Over the course of history, people have been awed by the power and complexity of the human behavior, but it wasn’t until the 19th century that psychology became a real science. At first, it was hard to determine how psychology would interpret human behavior and the wonders of the mind. Originally it was thought to be a part of philosophy. However, after years of research, some psychologists decided they did not want to be part of philosophical world and commit themselves to full scientific psychological studies. The fact that psychology was born from the womb of philosophy is of no small consequence. Philosophical arguments have set the agenda for many issues confronting psychologists, and in our lifetimes, psychological research may shed light on questions that have seemed unanswerable for 2500 years. But because psychology had such a wide range of study material, different theories were brought up to help us understand more. These became known as the schools of Thought. They include structuralism, Psychoanalysis, functionalism, behaviorism, humanism, and cognitive.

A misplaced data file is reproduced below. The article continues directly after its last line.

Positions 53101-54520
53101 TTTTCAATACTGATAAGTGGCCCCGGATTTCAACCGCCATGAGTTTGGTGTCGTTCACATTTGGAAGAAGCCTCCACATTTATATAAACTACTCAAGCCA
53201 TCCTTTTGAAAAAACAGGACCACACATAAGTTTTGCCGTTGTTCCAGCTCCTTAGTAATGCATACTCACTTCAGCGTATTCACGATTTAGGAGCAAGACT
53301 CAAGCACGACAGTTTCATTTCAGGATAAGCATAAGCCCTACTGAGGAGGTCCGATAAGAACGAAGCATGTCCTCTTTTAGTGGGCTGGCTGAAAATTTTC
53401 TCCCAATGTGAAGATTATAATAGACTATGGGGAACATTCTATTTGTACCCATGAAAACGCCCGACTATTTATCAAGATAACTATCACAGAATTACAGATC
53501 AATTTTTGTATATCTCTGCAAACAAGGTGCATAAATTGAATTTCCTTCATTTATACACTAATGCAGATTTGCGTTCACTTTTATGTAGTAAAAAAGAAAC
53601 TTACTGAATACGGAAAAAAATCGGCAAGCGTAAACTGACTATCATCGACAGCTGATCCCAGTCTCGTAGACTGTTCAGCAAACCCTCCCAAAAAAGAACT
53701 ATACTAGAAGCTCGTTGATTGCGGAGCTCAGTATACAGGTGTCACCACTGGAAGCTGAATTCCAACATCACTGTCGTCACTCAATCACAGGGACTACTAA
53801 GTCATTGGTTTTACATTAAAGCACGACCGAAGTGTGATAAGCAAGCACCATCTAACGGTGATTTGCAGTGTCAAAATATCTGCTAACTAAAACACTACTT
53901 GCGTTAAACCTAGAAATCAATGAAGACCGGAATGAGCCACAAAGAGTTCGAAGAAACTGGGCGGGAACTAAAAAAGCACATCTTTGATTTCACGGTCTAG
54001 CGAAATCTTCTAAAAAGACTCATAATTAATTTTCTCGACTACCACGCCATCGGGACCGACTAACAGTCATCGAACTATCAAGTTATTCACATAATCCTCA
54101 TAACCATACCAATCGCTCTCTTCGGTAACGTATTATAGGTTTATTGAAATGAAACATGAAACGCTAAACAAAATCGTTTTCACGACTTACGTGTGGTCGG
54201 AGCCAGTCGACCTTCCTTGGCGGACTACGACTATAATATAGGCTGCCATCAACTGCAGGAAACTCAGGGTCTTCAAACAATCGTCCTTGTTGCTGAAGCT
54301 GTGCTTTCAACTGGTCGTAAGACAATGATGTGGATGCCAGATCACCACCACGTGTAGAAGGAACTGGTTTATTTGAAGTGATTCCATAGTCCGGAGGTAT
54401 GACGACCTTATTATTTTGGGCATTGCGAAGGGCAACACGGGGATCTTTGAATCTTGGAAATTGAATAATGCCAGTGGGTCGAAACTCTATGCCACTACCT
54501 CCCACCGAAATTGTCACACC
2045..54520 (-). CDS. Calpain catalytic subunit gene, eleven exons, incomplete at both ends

Functionalism might have the most influence of any of the six theories. Psychological functionalism trys to describe the thought process without actually asking how it’s done. For example, if a person needs to understand a computer, they need to first figure out the software. It’s what’s inside the software, not the hardware. Psychoanalysis first surfaced with Sigmund Freud. He explained that we can look deeper by seeing into our subconscious. He further explained that the root of our human behavior to seek pleasure such sexual pleasure and other things that would pleasure us. Freud also believed that a developmental stage that children go through is pleasure finding. Starting with feeding from a mother’s breast. B. F. Skinner did experiments in the 1950’s with animals. He used Pigeons and rats to show that they repeated certain, tricks or behaviors if they were rewarded with treats. Many...
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